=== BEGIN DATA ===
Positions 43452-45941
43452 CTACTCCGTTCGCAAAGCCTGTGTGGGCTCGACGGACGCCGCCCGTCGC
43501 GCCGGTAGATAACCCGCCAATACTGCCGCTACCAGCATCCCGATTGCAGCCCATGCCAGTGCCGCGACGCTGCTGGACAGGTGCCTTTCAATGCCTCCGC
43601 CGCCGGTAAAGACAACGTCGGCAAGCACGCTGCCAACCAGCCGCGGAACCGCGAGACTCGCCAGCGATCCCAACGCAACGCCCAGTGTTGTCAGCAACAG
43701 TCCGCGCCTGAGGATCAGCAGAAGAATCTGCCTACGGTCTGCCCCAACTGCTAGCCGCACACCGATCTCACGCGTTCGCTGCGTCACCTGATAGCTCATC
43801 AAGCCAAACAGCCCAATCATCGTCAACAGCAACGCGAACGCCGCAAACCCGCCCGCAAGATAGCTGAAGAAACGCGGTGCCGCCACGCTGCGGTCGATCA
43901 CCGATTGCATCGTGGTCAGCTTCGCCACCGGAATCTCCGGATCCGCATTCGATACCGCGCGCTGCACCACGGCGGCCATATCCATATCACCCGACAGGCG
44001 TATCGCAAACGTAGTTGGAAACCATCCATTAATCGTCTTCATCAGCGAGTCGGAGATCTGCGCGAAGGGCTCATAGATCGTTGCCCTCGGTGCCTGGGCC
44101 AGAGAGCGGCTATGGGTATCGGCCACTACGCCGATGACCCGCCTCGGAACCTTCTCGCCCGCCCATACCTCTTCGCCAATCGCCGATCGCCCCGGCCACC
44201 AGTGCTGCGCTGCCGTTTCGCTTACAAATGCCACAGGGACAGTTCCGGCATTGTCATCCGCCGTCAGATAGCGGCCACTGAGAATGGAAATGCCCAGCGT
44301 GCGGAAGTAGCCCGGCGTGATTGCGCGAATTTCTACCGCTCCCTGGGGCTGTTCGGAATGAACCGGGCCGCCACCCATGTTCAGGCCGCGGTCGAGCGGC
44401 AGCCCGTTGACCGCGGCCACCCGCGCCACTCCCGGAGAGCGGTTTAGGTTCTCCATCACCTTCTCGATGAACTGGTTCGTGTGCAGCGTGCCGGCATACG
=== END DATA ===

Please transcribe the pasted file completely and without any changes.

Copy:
Positions 43452-45941
43452 CTACTCCGTTCGCAAAGCCTGTGTGGGCTCGACGGACGCCGCCCGTCGC
43501 GCCGGTAGATAACCCGCCAATACTGCCGCTACCAGCATCCCGATTGCAGCCCATGCCAGTGCCGCGACGCTGCTGGACAGGTGCCTTTCAATGCCTCCGC
43601 CGCCGGTAAAGACAACGTCGGCAAGCACGCTGCCAACCAGCCGCGGAACCGCGAGACTCGCCAGCGATCCCAACGCAACGCCCAGTGTTGTCAGCAACAG
43701 TCCGCGCCTGAGGATCAGCAGAAGAATCTGCCTACGGTCTGCCCCAACTGCTAGCCGCACACCGATCTCACGCGTTCGCTGCGTCACCTGATAGCTCATC
43801 AAGCCAAACAGCCCAATCATCGTCAACAGCAACGCGAACGCCGCAAACCCGCCCGCAAGATAGCTGAAGAAACGCGGTGCCGCCACGCTGCGGTCGATCA
43901 CCGATTGCATCGTGGTCAGCTTCGCCACCGGAATCTCCGGATCCGCATTCGATACCGCGCGCTGCACCACGGCGGCCATATCCATATCACCCGACAGGCG
44001 TATCGCAAACGTAGTTGGAAACCATCCATTAATCGTCTTCATCAGCGAGTCGGAGATCTGCGCGAAGGGCTCATAGATCGTTGCCCTCGGTGCCTGGGCC
44101 AGAGAGCGGCTATGGGTATCGGCCACTACGCCGATGACCCGCCTCGGAACCTTCTCGCCCGCCCATACCTCTTCGCCAATCGCCGATCGCCCCGGCCACC
44201 AGTGCTGCGCTGCCGTTTCGCTTACAAATGCCACAGGGACAGTTCCGGCATTGTCATCCGCCGTCAGATAGCGGCCACTGAGAATGGAAATGCCCAGCGT
44301 GCGGAAGTAGCCCGGCGTGATTGCGCGAATTTCTACCGCTCCCTGGGGCTGTTCGGAATGAACCGGGCCGCCACCCATGTTCAGGCCGCGGTCGAGCGGC
44401 AGCCCGTTGACCGCGGCCACCCGCGCCACTCCCGGAGAGCGGTTTAGGTTCTCCATCACCTTCTCGATGAACTGGTTCGTGTGCAGCGTGCCGGCATACG